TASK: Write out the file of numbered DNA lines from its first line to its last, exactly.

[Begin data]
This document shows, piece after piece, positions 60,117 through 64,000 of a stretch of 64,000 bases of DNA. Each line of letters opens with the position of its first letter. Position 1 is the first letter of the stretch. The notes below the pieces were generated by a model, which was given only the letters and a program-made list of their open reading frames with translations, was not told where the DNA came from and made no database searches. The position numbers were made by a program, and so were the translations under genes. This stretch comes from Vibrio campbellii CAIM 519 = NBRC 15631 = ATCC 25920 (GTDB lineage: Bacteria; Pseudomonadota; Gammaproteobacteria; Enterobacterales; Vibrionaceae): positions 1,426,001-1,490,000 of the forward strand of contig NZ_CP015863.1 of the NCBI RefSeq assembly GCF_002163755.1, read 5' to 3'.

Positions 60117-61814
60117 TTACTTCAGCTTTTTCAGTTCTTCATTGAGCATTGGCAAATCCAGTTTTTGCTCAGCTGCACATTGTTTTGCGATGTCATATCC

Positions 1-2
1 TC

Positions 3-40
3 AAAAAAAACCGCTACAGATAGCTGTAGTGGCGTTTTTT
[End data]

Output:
This document shows, piece after piece, positions 60,117 through 64,000 of a stretch of 64,000 bases of DNA. Each line of letters opens with the position of its first letter. Position 1 is the first letter of the stretch. The notes below the pieces were generated by a model, which was given only the letters and a program-made list of their open reading frames with translations, was not told where the DNA came from and made no database searches. The position numbers were made by a program, and so were the translations under genes. This stretch comes from Vibrio campbellii CAIM 519 = NBRC 15631 = ATCC 25920 (GTDB lineage: Bacteria; Pseudomonadota; Gammaproteobacteria; Enterobacterales; Vibrionaceae): positions 1,426,001-1,490,000 of the forward strand of contig NZ_CP015863.1 of the NCBI RefSeq assembly GCF_002163755.1, read 5' to 3'.

Positions 60117-61814
60117 TTACTTCAGCTTTTTCAGTTCTTCATTGAGCATTGGCAAATCCAGTTTTTGCTCAGCTGCACATTGTTTTGCGATGTCATATCC

Positions 1-2
1 TC

Positions 3-40
3 AAAAAAAACCGCTACAGATAGCTGTAGTGGCGTTTTTT